Additionally, the Direct Lens Technology & Prescriptor Software captures each patient’s personalized information and generates a personalized lens. This information is then sent to the freeform production equipment, which grinds the specified design on the back surface of the lens.
Surmount, from Seiko, is designed with newly patented technology that allows the lenses to be significantly thinner than other conventional PALs. “Convex Add-Power Curve Technology, an advancement in the company’s internal freeform design, allows the processing of convex curves on the concave surface of the lens,” Dr. Patrick says. “When combined with new prism thinning calculations, the company suggests that plus prescriptions can be as much as 25% thinner than similar freeform designs.”
PAL Material Selections
By Timothy Coronis, A.B.O.C.-N.C.L.E.
Each material has unique qualities. It is important to choose lens materials based on what’s best for the job, not “cafeteria-style” from a slew of choices. Evaluate available options, then make your recommendations. Be prepared with your reason why one choice is the best in a particular case. Present this option first, and make sure the patient understands why this is your preferred option.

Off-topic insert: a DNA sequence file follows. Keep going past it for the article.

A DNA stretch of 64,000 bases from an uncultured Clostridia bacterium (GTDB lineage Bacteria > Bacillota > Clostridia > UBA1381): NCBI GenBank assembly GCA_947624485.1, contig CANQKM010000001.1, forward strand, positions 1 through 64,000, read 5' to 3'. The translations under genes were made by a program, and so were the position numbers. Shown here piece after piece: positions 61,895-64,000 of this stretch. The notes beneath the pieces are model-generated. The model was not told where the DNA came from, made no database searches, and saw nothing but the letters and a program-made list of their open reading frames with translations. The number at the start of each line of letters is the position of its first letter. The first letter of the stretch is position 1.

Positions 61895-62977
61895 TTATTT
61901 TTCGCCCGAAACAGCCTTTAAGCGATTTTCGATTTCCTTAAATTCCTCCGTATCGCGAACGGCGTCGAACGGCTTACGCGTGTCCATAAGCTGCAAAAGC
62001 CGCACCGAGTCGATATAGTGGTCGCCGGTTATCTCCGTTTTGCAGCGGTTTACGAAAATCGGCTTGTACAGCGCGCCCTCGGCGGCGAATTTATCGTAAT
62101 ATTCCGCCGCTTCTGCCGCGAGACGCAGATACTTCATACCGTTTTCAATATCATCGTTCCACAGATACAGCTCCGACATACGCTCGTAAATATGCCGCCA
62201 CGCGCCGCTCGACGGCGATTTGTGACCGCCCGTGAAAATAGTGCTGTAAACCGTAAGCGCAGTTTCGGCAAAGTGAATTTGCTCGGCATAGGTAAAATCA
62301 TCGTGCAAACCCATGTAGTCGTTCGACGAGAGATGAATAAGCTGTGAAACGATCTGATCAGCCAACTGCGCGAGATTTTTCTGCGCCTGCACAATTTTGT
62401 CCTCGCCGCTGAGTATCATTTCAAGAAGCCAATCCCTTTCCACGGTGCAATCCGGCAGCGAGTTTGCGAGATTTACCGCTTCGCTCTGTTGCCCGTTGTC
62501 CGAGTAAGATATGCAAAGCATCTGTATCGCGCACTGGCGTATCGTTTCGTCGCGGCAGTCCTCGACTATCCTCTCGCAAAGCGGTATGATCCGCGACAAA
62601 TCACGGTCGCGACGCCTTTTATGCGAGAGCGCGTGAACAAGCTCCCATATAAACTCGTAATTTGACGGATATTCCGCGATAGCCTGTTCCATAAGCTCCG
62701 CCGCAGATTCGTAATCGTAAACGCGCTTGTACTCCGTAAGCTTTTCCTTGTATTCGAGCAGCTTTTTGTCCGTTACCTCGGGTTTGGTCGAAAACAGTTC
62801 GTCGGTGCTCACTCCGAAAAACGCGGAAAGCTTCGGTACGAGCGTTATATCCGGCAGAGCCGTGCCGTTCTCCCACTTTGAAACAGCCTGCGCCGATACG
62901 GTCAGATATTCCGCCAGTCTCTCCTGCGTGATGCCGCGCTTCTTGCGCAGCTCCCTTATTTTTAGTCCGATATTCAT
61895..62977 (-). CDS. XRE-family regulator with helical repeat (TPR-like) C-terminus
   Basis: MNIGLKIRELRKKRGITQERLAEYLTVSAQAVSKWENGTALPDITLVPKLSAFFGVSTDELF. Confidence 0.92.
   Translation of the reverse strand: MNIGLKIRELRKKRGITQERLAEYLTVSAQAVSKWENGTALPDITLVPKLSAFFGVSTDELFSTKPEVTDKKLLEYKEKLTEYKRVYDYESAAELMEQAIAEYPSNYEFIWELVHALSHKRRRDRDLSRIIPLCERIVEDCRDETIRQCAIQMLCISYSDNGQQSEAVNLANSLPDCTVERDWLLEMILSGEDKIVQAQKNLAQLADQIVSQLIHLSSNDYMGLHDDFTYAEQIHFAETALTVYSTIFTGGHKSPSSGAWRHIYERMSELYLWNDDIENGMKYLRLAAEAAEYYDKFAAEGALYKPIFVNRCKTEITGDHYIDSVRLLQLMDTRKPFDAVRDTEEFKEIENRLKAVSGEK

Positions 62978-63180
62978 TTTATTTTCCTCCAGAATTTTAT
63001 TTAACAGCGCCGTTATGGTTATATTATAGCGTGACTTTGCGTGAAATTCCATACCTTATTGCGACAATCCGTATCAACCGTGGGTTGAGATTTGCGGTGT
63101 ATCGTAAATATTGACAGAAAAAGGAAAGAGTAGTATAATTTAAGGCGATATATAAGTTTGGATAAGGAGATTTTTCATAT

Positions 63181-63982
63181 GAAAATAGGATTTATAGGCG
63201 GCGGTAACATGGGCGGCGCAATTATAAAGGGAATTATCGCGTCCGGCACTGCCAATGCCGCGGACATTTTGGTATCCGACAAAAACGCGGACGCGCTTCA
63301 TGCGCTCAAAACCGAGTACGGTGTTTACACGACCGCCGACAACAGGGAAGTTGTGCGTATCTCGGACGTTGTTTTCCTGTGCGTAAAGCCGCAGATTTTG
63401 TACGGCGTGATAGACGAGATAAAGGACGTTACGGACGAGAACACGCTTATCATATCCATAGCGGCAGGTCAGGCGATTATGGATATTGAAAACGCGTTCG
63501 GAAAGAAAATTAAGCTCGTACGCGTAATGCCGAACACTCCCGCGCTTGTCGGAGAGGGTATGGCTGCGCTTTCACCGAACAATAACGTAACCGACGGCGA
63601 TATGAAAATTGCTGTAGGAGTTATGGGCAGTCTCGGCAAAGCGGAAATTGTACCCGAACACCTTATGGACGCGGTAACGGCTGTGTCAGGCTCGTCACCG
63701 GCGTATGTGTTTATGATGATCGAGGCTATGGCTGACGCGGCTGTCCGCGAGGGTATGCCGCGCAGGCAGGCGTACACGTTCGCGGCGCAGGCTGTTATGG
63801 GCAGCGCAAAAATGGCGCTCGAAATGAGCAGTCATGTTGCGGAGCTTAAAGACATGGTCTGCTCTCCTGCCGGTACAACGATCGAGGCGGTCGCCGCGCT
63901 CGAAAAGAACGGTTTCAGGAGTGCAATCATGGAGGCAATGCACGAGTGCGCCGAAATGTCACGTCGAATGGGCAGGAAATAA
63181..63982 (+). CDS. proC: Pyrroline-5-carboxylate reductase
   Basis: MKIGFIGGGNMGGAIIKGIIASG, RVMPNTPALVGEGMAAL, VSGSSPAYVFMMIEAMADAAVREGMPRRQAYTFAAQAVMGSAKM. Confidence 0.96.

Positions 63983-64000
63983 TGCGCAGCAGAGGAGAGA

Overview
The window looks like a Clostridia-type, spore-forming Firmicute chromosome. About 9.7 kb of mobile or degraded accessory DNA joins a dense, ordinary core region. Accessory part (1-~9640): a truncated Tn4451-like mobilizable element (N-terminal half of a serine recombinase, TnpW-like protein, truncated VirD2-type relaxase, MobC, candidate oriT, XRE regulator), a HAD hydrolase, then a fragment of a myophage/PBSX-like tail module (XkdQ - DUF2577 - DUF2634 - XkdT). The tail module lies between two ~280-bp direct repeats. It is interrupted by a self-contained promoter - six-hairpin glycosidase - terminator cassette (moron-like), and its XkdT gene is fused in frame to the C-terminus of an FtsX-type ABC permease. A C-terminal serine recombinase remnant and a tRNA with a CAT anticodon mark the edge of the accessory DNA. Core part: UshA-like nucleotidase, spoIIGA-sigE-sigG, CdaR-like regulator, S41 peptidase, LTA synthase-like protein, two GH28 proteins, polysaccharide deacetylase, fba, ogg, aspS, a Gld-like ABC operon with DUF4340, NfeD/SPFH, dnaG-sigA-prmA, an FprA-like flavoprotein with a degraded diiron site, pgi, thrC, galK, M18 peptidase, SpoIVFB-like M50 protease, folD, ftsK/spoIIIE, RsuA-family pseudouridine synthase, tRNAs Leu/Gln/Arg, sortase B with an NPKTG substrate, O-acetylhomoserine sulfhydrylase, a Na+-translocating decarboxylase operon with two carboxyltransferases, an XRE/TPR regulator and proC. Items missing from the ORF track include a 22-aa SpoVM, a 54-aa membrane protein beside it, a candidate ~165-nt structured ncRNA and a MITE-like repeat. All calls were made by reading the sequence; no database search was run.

• Polycarbonate has unsurpassed impact resistance, an Abbe value of 30 (the higher the Abbe value, the lower the chromatic aberration) and an index of 1.59. Most progressive designs are available in polycarbonate, making it the material of choice for sport or safety applications. At 1.59, it is lighter and thinner than standard plastic, which has a 1.5 index.
Initially, polycarbonate was considered a high-index option. As higher-index material became available, polycarbonate’s best feature became its impact resistance. The mass production of the polycarbonate CD led to purer polycarbonate and compatibility with hard surface treatments.
• Materials with a higher index of 1.67 is thinner than polycarbonate. It has a greater tensile strength and better resistance to chipping at drill holes than polycarbonate, making 1.67 an ideal choice for most drilled rimless frames. Its Abbe value is 34. Lenses with an index of 1.67 are thinner than polycarbonate (1.59), but also have lower impact resistance.
For high-power prescriptions, lens materials are available in indices as high as 1.71 or 1.74.
• The impact resistance of Trivex (PPG Industries) is similar to that of polycarbonate, and it has an excellent Abbe value of 43. Its refractive index puts it in the mid-index range, at 1.53.
• Standard plastic is still widely available in most PAL designs. Standard plastic (CR-39, PPG Industries) is the most inexpensive lens material. However, it is not as impact-resistant as polycarbonate, and at an index of 1.49, not as thin and light as other materials. Its Abbe value is 58. Standard plastic boasts low cost, ubiquitous availability and the greatest range of tintability of all materials.
Additionally, Surmount uses Advanced Aspheric Compensation to improve vision throughout the entire lens by compensating for various factors, such as eye rotation, even in prescriptions with high cylinder.
“As an as-worn design, such factors as vertex distance and pantoscopic tilt are also accounted for, so the final lens power will be different than what the clinician prescribed,” adds Dr. Patrick.